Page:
Can you practice hot yoga at home?

Most hot yoga classes are held in a hot yoga studio since the goal is to flow your body through postures in higher degrees. But there are some at-home, on-demand classes that are good for heated yoga practice. You can set up your home space with a small heater; just remember to follow the instructions and turn it off after your yoga session. Keep safety in mind. Sweating is a goal, but if you feel dizzy or lightheaded during class, please leave the room immediately and sit down. Keep your head above your heart.

How often should you do hot yoga?

Most students do an average of four yoga sessions a week. You can join in-studio classes or create your own heated space at your home and do an on-demand class online.

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Is it safe for beginners to take hot yoga or Bikram?

Yoga is safe for beginners. Most classes are multi-level. You should always read the class description first, in case it is an intermediate or advanced class. If you're new to yoga or hot yoga specifically, I suggest talking to the yoga instructor ahead of time. They should be able to assist you with your set up in class and provide safe modifications to postures, or asanas, during your class. If you are pregnant or have other health concerns, you should always talk with your healthcare provider before starting a new workout practice or nutritional plan.

How to prepare for hot yoga

  • Drink plenty of water ahead of time. It's suggested to drink slowly all day (at least 2 cups).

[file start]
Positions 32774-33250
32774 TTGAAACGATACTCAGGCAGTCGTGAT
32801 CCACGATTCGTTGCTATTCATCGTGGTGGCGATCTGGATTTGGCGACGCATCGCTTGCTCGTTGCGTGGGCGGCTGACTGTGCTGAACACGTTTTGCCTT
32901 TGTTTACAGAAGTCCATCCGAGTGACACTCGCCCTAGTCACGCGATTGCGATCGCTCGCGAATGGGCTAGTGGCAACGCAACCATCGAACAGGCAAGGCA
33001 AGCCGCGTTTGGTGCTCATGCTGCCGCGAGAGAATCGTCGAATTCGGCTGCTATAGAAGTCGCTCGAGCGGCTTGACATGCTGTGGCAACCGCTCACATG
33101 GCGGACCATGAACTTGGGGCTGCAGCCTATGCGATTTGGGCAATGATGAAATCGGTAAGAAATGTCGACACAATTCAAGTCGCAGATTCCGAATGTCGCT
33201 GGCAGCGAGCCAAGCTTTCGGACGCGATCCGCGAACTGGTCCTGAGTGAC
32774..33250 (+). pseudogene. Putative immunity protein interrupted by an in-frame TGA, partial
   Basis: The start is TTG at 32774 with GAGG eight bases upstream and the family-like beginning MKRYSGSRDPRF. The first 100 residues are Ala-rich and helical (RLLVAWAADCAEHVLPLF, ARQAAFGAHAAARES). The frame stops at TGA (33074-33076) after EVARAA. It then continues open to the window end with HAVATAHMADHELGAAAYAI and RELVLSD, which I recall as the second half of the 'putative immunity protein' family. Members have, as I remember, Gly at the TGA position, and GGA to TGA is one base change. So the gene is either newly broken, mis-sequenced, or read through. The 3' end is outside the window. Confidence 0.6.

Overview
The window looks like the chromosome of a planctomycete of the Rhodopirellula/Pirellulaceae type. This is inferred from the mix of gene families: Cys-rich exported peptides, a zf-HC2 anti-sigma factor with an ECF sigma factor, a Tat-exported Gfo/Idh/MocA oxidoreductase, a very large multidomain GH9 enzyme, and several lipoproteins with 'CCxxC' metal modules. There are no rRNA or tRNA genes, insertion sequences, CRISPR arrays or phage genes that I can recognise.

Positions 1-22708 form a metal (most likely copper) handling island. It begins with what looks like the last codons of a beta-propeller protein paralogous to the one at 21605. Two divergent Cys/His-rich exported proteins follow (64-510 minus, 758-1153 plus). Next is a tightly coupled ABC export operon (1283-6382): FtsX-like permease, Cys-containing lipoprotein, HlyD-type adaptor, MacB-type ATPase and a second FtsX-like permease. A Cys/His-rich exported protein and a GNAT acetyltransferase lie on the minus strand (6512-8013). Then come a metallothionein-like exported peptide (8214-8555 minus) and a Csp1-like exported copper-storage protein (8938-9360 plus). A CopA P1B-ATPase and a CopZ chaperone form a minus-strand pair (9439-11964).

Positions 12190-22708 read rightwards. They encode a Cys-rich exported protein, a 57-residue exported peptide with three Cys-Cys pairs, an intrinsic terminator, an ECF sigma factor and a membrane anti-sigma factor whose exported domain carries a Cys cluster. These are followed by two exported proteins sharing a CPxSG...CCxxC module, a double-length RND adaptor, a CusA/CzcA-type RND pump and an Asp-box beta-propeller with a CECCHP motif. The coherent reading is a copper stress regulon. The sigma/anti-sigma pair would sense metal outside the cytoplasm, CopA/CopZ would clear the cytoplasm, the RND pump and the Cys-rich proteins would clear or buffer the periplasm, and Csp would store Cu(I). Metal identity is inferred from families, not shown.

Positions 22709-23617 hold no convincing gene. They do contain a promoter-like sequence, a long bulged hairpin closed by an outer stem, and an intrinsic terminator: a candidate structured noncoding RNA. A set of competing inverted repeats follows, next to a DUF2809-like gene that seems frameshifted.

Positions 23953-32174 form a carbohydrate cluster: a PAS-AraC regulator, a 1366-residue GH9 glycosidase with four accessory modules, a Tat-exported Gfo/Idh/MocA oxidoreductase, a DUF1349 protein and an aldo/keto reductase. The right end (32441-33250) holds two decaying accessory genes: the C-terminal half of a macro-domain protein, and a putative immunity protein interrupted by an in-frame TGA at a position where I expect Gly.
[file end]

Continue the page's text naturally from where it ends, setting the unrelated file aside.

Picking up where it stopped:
• Bring a hand towel or yoga towel to use during your practice.
  • Find a non-slip yoga mat. I personally suggest the thicker 5mm yoga mats for comfort.
  • Skip the loose-fitting clothing. Wear clothes you can easily move and breathe in during a heated class. Try moisture-wicking workout fabric.
  • Yoga can be an intense workout. Remember to keep your mind centered on the moment.

What nutrients can support your hot yoga practice?

Blood flow, or circulation, is important for any physical activity, but it's especially so for hot yoga. So nutrients that encourage healthy blood flow and circulation may help. A supplement with a combination of ingredients to support vascular function may help your body maintain already-healthy blood pressure and inhibit inflammation to promote circulatory health.

These other nutrients might also help you prepare for yoga class:

  • Creatine

    supports overall exercise performance by maintaining healthy muscle function and energy metabolism.
  • Taurine

    is an amino acid that supports a healthy heart and brain, muscle mass and exercise performance.
  • Rhodiola

    is a stress-modulating adaptogen that promotes cellular energy metabolism, physical and mental performance, and more.
  • Branched Chain Amino Acids (BCAAs)

    help support exercise performance and muscle recovery.
  • Ashwagandha

    is an adaptogen that helps encourage reported well-being and energy levels.

Take this Heart Health Needs Quiz to identify what other vitamins and minerals could be beneficial to your wellness journey.

About the Author: Based in South Florida, Mallory Hope is a certified practitioner of yoga therapy, which enables yoga postures and yoga logic, breathing and meditation to create a unified mind/body connection and to facilitate the internal and external healing of the body. She is 200 Hour RYT, Yin Certified, Meditation Certified and Barre Certified. You can find her on Instagram at @malloryhopes.


Scientifically Reviewed By: Michael A. Smith, MD

By: Mallory Hope